LAUNCH, SHIPBUILDING, TRADE. -- The schooner LEANDER, 130 tons burthen, was launched at the Peninsula on the 4th. WE believe but few sail craft are being built upon the lakes this season, and the number of new ones has been growing less each year, since the larger and better class of passenger and freight steamboats have come into vogue. The carrying trade in brigs and schooners is fast falling off, and were it not for the produce business of this port, much of the lake shipping would have remained dismantled at the wharves this season. Steamboats take all the passengers, and a very large share of the freight, particularly merchandise, furniture, and emigrant's "plunder." The lumber trade from Canada -- the produce trade with Buffalo and Oswego, with return freights of salt -- cargoes of staves east from the several lake ports -- with an occasional freight to the Upper Lake fisheries, and a return load of fish -- constitute the principle items of schooner business. Before the introduction of steam freight and passenger boats, the schooners made profitable returns to their owners, and were rapidly increasing in numbers. Now, a metamorphose of some of the larger class into steamboats is talked of. This change of business is one of the triumphs of steam, so characteristic of this go-ahead age.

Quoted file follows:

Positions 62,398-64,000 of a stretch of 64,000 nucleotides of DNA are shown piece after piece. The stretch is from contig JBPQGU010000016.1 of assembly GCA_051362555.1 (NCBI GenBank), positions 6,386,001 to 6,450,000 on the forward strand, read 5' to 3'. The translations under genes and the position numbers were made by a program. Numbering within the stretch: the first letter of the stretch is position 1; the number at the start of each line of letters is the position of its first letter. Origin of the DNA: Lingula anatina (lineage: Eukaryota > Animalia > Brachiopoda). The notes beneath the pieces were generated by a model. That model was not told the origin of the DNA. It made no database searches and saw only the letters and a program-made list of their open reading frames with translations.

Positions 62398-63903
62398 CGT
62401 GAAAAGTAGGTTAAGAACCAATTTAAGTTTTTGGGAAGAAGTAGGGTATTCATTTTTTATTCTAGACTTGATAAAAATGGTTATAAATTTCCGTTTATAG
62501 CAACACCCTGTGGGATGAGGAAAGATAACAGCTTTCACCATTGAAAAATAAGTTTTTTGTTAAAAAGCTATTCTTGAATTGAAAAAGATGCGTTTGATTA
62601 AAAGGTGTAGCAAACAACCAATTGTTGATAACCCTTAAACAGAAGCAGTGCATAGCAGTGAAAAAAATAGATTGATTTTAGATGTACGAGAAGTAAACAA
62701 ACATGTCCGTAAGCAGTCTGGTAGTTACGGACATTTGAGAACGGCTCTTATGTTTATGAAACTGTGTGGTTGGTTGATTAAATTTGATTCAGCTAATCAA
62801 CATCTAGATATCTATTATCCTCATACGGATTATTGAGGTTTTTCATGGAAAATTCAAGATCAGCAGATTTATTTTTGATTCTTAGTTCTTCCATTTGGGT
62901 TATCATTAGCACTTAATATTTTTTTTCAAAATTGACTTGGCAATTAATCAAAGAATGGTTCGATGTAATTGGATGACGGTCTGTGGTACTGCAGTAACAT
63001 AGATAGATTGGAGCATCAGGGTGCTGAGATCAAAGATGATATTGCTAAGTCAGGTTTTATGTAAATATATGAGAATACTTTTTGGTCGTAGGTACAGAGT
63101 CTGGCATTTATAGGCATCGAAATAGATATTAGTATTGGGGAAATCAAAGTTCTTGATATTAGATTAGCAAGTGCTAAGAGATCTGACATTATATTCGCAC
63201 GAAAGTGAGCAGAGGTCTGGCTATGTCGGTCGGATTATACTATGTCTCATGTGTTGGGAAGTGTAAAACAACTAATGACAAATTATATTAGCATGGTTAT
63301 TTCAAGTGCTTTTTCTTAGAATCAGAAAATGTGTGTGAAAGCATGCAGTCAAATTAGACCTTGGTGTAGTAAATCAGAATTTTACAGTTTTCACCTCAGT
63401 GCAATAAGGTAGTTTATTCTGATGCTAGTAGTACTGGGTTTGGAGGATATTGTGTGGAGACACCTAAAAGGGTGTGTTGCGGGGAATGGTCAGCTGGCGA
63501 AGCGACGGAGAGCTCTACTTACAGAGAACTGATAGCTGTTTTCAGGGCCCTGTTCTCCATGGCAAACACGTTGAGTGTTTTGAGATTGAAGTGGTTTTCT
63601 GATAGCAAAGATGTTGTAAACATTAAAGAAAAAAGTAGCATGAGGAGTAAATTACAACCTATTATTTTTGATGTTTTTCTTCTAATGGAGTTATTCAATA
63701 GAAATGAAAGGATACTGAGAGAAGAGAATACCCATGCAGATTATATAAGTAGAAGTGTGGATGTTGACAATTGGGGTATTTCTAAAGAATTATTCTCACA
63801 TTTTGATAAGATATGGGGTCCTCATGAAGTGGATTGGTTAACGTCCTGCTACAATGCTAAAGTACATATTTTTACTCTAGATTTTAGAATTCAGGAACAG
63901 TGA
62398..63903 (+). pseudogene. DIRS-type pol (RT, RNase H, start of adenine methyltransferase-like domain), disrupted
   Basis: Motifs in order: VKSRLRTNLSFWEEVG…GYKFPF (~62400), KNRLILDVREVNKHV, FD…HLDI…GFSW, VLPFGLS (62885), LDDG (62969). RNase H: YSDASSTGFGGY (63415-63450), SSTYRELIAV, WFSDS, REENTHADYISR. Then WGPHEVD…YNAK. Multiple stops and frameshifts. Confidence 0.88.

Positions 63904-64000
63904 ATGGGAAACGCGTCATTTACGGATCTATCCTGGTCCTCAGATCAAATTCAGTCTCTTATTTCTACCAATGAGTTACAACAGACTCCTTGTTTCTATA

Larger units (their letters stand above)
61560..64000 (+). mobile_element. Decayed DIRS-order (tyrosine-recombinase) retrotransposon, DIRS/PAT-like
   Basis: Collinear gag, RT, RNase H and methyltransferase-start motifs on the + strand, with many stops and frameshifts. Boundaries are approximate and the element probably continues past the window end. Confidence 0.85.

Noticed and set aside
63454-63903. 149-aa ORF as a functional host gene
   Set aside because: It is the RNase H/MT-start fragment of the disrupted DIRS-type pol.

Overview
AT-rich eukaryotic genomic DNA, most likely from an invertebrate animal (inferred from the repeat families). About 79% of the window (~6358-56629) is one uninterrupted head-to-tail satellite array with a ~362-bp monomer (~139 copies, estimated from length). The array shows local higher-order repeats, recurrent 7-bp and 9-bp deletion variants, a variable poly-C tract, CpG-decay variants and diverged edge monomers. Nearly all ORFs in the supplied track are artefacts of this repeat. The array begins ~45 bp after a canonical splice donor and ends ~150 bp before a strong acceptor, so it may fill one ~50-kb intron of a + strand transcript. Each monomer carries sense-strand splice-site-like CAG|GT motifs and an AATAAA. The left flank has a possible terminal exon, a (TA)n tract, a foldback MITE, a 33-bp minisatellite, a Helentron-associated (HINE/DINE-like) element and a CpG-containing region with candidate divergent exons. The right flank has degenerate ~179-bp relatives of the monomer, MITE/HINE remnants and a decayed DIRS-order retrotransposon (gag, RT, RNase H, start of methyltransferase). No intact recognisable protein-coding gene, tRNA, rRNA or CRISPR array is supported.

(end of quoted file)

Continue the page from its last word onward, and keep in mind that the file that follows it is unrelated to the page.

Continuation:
Cleveland Daily Herald & Gazette
Tuesday, July 10, 1838
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The great number of steamboats on lake Erie, and the speed and certainty with which goods can be delivered by them at any port, has proved this season very injurious to the numerous sail vessels. Those that are employed are mostly engaged in transporting heavy articles of produce and merchandise, such as flour, pork, wheat, salt, &c. We notice, however, that notwithstanding the depression of their business, new schooners continue to be built. The LEANDER, a beautiful one of 130 tons, was launched on the 4th at Marblehead, a little village about 6 miles from Sandusky which as commenced about 6 months since by Mr. Ogden Mallory, sole proprietor. The village now numbers 200 inhabitants, and from the enterprise they display seem determined to emulate the character of their namesake in the old "Bay State."
Buffalo Commercial Advertiser
Thursday, July 12, 1838